At the onset of the Battle of Königgrätz, which took place on July 3rd, 1866, an Austrian force of 215,000 men had pinned down two Prussian armies numbering 124,000 in Swiep Forest, Bohemia. The outnumbered Prussians were praying for the speedy arrival of an additional 100,000 men led by Crown Prince Frederick. Despite being outnumbered almost 2 to 1, the Prussian army held off repeated attacks by the Austrians. When the Crown Prince finally arrived, his infantry smashed into the Austrian flank, inflicting massive casualties and completely collapsing the line. During the battle, the Austrian forces suffered 31,000 casualties to Prussia's 9,000. Königgrätz proved to be the decisive battle of the Austro-Prussian War and set the stage for German Unification, drastically shifting the balance of power in Europe.
How were the Prussians able to so easily massacre the Austrian troops at Königgrätz?
Well, besides for superior tactics and training, the Prussian Infantry was equipped with Dreyse Needle Guns, giving them an overwhelming battlefield advantage over their Austrian counterparts. In contrast to the Austrian muzzle-loading Lorenz Rifle, the Needle Gun was loaded at the bolt, more or less right above the rifle’s trigger, rather than at the barrel of the gun. It used a single self-contained cartridge, as opposed to the Austrian guns which had a paper gunpowder cartridge and a separate percussion cap for firing. When fired, the Needle Gun drove a long firing pin (the needle) into the cartridge to ignite the percussion cap. This allowed the Prussians to reload and discharge their weapons five times faster than the Austrians - up to 12 times per minute. Additionally, the Needle Gun could be reloaded from any position, even while a soldier was lying down or behind heavy cover. Austrian infantrymen had to stand up to reload, exposing them to the nonstop Prussian volleys.
The Needle Gun was the brain child of Johann Nicolaus von Dreyse, who had worked in Jean-Samuel Pauly’s Parisian (of all places) gun factory from 1809 to 1814. In 1824, Dreyse returned to Germany to open his own percussion cap factory. It was here that he invented the Needle Gun and gradually improved on its design. In 1836 he submitted a prototype for his new gun to the Prussian army. It was accepted in 1841 and formally introduced into military service in 1848. This was a time period when most modern armies were rushing to outfit their units with percussion cap, muzzle-loading rifles - the kind used by both Union and Confederate forces in the Civil War twenty years later. But the Prussian and other German armies were already equipped with the more effective Needle Gun - the first breech loading bolt-action rifle to be mass produced.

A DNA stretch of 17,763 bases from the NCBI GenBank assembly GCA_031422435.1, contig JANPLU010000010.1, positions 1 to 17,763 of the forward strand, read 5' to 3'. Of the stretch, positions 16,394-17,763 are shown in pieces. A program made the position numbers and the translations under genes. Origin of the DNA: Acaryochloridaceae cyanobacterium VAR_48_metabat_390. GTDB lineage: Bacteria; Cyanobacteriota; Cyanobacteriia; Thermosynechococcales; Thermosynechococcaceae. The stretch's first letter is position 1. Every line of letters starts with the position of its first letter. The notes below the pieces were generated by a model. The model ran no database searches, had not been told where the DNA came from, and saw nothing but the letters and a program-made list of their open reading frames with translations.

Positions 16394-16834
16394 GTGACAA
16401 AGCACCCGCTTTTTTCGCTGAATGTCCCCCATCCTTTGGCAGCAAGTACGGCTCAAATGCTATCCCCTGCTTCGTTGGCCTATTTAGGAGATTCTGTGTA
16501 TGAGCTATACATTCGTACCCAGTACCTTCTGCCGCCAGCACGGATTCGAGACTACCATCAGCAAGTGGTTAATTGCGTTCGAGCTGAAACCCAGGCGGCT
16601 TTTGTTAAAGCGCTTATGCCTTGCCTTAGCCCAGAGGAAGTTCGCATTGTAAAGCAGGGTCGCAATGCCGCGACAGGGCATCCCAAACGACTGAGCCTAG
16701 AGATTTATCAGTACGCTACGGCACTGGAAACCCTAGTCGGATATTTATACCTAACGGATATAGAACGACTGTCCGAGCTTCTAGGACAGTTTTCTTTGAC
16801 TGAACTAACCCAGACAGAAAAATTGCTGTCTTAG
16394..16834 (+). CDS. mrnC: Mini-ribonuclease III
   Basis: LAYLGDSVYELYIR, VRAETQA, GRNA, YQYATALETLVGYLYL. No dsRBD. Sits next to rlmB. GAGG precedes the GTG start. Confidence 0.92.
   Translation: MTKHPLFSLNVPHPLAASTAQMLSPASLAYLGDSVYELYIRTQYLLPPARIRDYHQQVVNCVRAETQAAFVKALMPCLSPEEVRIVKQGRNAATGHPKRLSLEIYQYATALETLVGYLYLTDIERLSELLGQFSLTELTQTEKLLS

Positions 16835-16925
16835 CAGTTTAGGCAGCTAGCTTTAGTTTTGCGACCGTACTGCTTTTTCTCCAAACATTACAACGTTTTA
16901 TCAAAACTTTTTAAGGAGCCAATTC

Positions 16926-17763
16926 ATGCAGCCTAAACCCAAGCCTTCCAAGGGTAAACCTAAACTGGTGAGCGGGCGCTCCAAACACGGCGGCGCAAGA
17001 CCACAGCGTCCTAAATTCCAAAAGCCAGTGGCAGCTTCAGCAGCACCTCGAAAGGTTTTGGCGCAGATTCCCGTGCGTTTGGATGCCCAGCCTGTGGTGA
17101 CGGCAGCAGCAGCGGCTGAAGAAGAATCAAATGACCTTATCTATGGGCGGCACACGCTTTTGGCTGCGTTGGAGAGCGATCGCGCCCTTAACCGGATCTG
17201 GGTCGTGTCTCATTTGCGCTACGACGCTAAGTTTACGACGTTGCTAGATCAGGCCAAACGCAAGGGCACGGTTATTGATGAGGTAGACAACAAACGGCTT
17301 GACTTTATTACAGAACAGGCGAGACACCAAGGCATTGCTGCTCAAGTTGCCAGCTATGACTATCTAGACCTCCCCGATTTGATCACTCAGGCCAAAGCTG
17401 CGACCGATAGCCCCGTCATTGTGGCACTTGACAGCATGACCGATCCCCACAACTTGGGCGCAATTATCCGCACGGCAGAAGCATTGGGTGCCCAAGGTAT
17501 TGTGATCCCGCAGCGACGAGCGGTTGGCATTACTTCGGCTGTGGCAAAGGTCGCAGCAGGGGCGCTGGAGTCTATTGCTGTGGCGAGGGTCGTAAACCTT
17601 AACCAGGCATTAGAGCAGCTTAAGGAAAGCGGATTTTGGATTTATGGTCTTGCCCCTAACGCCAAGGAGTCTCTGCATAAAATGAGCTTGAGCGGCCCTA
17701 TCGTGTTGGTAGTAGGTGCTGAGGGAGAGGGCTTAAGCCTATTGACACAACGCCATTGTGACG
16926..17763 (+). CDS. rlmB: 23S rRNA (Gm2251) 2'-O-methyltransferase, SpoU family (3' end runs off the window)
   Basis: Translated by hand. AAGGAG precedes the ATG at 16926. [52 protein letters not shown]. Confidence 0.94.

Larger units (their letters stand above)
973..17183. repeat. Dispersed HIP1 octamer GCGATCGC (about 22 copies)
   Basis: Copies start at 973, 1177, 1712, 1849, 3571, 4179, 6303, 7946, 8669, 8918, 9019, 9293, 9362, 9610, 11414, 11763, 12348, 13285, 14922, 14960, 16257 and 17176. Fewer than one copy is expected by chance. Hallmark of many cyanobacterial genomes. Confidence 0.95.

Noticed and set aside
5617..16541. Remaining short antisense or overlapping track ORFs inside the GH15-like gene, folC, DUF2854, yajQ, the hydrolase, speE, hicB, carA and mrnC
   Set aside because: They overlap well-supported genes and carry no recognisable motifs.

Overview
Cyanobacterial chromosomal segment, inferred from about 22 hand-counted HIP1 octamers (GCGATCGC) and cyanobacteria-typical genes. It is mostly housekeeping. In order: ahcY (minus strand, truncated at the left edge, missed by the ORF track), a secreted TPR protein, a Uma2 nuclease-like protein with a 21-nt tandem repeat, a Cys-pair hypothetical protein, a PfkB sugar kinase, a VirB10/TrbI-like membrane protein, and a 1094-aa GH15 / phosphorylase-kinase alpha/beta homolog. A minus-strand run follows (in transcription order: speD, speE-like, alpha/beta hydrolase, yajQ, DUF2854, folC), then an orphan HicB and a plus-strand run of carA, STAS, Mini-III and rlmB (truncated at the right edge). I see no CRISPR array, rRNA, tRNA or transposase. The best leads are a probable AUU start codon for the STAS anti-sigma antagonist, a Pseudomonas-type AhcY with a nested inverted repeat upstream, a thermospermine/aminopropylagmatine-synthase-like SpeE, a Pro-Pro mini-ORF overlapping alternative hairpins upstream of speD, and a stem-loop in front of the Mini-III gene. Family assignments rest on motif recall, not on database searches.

The Dreyse gun was not without its limitations. Like most black powder weapons, it had a fairly limited range. The needle mechanism (where the gun gets its name) that fired the cartridge wore down quickly and had to be replaced every few hundred rounds (Prussian infantrymen typically carried an extra needle with them). They also were prone to leak hot gas after a few rounds, which made the gun uncomfortable to fire (a searing gas hitting you in the face not being ideal during combat), leading many men to fire from the hip after the first few rounds. Despite its deficiencies, the superior rate of fire of the Dreyse gun made it clear that bolt-action breech loading rifles were the future of small arms and other European powers were quick to rush their own versions into production to match the effectiveness of the Prussian war machine.
In 1867, the French army introduced the Chassepot Rifle, which vastly improved on the design of the Needle Gun. The Chassepot had a longer range, greater muzzle velocity, and did not leak hot gas into the face of its user. During the Franco-Prussian War (1870-1871), the third and final conflict of the German Wars of Unification, the Prussians saw the effectiveness of the Chassepot Rifle first hand and quickly realized their own Needle Guns were already obsolete. Still, the Prussian army was able to defeat the French thanks to better flanking techniques, a superior rail and supply system, commanders that were able to improvise on the fly and more effective artillery - in particular, the breech loading Krupp cannons (a gun for another post). The German army retired the Needle Gun after the war was won and soon introduced the Mauser Rifle.
With the introduction of bolt-action breech loading rifles, the era of concentrated volley-fire, which had defined warfare for over 400 years, came to an end. New weapons to compliment these rifles, such as machine guns and breech loading artillery, once again shifted military advantage to defense, eventually culminating in the obscenely prolonged trench battles of World War I. The Needle Gun was the world’s first look at the devastation that modern weapons could inflict on opposing armies. Indeed, the casualty rates of ensuing European conflicts would dwarf those of all previous wars.
Featured Image via The Firearm Blog